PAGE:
Antimicrobial Peptide AMP-17 Affects Candida albicans by Disrupting Its Cell Wall and Cell Membrane Integrity
Authors Ma H, Zhao X, Yang L, Su P, Fu P, Peng J, Yang N, Guo G
Received 18 February 2020
Accepted for publication 13 June 2020
Published 22 July 2020 Volume 2020:13 Pages 2509—2520
Checked for plagiarism Yes
Review by Single-blind
Peer reviewer comments 3
Editor who approved publication: Dr Sahil Khanna
Huiling Ma,1,2 Xinyu Zhao,1 Longbing Yang,1 Peipei Su,1 Ping Fu,1,3 Jian Peng,1,3 Na Yang,4 Guo Guo1,3,4
1Key and Characteristic Laboratory of Modern Pathogen Biology, School of Basic Medical Sciences, Guizhou Medical University, Guiyang 550025, People’s Republic of China; 2Department of Pathogen Biology and Immunology, School of Basic Medical Sciences, Sanquan College of Xinxiang Medical University, Xinxiang 453003, People’s Republic of China; 3Key Laboratory of Environmental Pollution Monitoring and Disease Control, Ministry of Education, Guizhou Medical University, Guiyang 550025, People’s Republic of China; 4School of Food Science, Guizhou Medical University, Guiyang 550025, People’s Republic of China
Correspondence: Guo Guo Tel +86 13765024379
Background: Candida albicans is associated with high mortality among immunocompromised patients. Resistance to and toxic side effects of antifungal drugs require the development of alternative antifungal agents. AMP-17 is a novel antimicrobial peptide derived from Musca domestica that exerts excellent antifungal effects against the Candida species. In this article, we discuss the potential mechanism of AMP-17 against C. albicans from the perspective of affecting the latter’s cell external structure.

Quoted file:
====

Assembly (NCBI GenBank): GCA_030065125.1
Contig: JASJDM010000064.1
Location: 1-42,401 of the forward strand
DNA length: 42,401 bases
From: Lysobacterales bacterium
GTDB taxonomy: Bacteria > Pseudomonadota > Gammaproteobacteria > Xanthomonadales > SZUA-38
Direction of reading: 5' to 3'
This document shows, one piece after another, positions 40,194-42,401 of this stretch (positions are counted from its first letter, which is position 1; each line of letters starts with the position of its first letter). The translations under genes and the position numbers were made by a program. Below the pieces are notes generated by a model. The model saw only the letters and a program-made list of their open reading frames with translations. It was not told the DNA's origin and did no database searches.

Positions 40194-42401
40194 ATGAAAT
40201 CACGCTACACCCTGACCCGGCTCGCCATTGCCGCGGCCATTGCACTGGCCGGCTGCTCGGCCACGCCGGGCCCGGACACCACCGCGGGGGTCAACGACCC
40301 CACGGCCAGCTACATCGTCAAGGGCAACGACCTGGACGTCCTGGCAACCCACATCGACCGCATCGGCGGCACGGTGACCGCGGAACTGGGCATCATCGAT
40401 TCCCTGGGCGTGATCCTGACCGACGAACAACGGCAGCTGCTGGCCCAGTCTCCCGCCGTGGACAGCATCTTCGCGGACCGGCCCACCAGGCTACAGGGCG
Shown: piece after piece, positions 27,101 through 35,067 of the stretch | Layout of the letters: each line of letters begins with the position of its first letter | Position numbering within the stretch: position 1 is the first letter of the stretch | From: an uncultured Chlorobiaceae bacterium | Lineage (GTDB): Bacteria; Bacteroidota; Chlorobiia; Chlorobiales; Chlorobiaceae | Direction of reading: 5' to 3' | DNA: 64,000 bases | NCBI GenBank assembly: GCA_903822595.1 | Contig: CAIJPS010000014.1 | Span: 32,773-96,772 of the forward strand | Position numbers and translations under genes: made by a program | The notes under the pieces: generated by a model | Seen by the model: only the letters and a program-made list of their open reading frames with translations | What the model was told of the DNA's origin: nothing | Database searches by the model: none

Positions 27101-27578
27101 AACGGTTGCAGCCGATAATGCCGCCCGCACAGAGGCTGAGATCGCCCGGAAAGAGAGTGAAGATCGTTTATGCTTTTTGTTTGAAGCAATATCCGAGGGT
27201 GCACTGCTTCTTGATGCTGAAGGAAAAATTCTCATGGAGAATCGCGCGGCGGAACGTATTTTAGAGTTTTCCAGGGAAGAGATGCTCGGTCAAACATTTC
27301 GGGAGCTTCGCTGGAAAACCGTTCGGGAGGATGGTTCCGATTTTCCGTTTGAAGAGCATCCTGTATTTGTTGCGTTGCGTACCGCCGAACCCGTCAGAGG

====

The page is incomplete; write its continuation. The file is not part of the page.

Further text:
Methods: Recombinant AMP-17 was prepared by prokaryotic expression system, and its anti-C. albicans activity was detected by microdilution method. Microscopy and scanning electron microscopy were used to examine morphological changes in C. albicans. Cell wall-specific staining method was used to detect the change of cell wall integrity of C. albicans after AMP-17 treatment. AMP-17-induced damage to the C. albicans cell membrane was analyzed by fluorescent probes and glycerol assay kit. The expression of genes related to fungal cell wall and cell-membrane synthesis was detected by qRT-PCR.
Results: Morphological observations showed that the growth of C. albicans was significantly inhibited in AMP-17-treated cells; the cells appeared aggregated and dissolved, with severe irregularities in shape. Furthermore, AMP-17 damaged the integrity of C. albicans cell walls. The cell wall integrity rate of AMP-17-treated cells was only 21.7% compared to untreated cells. Moreover, the change of membrane dynamics and permeability suggested that the cell membrane was disrupted by AMP-17 treatment. Genetic analysis showed that after AMP-17 treatment, the cell wall synthesis-related gene FKS2 of C. albicans was up-regulated 3.46-fold, while the cell membrane ergosterol synthesis-related genes ERG1, ERG5, ERG6, and MET6 were down-regulated 5.88-, 17.54-, 13.33-, and 7.14-fold, respectively.
Conclusion: AMP-17 treatment disrupted the cell wall integrity and membrane structure of C. albicans and is likely a novel therapeutic option for prevention and control of C. albicans infections.
Keywords: AMP-17, C. albicans, cell wall, membrane dynamics and permeability
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